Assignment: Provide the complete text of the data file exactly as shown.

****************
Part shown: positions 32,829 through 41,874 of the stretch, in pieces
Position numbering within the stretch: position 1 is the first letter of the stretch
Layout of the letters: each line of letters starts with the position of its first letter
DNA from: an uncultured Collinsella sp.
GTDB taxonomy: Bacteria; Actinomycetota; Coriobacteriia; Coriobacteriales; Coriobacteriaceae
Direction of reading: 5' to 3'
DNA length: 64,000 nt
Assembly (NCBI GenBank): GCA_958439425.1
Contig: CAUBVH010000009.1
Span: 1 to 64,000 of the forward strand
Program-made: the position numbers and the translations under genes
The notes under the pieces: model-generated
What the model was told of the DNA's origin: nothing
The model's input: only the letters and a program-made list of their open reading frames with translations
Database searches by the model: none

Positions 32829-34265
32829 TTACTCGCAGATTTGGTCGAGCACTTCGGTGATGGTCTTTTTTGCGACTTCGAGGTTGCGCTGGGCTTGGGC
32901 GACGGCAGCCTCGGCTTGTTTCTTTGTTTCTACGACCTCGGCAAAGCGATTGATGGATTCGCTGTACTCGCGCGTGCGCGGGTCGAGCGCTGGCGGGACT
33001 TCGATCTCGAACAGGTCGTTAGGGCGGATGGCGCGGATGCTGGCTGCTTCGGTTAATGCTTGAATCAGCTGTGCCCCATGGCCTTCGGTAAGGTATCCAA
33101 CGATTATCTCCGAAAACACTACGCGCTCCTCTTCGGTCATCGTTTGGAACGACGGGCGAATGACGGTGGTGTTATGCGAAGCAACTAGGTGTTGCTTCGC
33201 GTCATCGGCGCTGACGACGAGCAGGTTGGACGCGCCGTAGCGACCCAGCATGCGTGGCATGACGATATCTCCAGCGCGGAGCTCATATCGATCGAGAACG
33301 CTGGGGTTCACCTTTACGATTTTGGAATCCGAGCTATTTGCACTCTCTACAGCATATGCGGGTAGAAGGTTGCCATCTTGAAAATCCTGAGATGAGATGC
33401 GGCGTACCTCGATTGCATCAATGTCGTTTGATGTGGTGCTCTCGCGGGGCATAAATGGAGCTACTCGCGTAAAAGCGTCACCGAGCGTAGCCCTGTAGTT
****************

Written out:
Part shown: positions 32,829 through 41,874 of the stretch, in pieces
Position numbering within the stretch: position 1 is the first letter of the stretch
Layout of the letters: each line of letters starts with the position of its first letter
DNA from: an uncultured Collinsella sp.
GTDB taxonomy: Bacteria; Actinomycetota; Coriobacteriia; Coriobacteriales; Coriobacteriaceae
Direction of reading: 5' to 3'
DNA length: 64,000 nt
Assembly (NCBI GenBank): GCA_958439425.1
Contig: CAUBVH010000009.1
Span: 1 to 64,000 of the forward strand
Program-made: the position numbers and the translations under genes
The notes under the pieces: model-generated
What the model was told of the DNA's origin: nothing
The model's input: only the letters and a program-made list of their open reading frames with translations
Database searches by the model: none

Positions 32829-34265
32829 TTACTCGCAGATTTGGTCGAGCACTTCGGTGATGGTCTTTTTTGCGACTTCGAGGTTGCGCTGGGCTTGGGC
32901 GACGGCAGCCTCGGCTTGTTTCTTTGTTTCTACGACCTCGGCAAAGCGATTGATGGATTCGCTGTACTCGCGCGTGCGCGGGTCGAGCGCTGGCGGGACT
33001 TCGATCTCGAACAGGTCGTTAGGGCGGATGGCGCGGATGCTGGCTGCTTCGGTTAATGCTTGAATCAGCTGTGCCCCATGGCCTTCGGTAAGGTATCCAA
33101 CGATTATCTCCGAAAACACTACGCGCTCCTCTTCGGTCATCGTTTGGAACGACGGGCGAATGACGGTGGTGTTATGCGAAGCAACTAGGTGTTGCTTCGC
33201 GTCATCGGCGCTGACGACGAGCAGGTTGGACGCGCCGTAGCGACCCAGCATGCGTGGCATGACGATATCTCCAGCGCGGAGCTCATATCGATCGAGAACG
33301 CTGGGGTTCACCTTTACGATTTTGGAATCCGAGCTATTTGCACTCTCTACAGCATATGCGGGTAGAAGGTTGCCATCTTGAAAATCCTGAGATGAGATGC
33401 GGCGTACCTCGATTGCATCAATGTCGTTTGATGTGGTGCTCTCGCGGGGCATAAATGGAGCTACTCGCGTAAAAGCGTCACCGAGCGTAGCCCTGTAGTT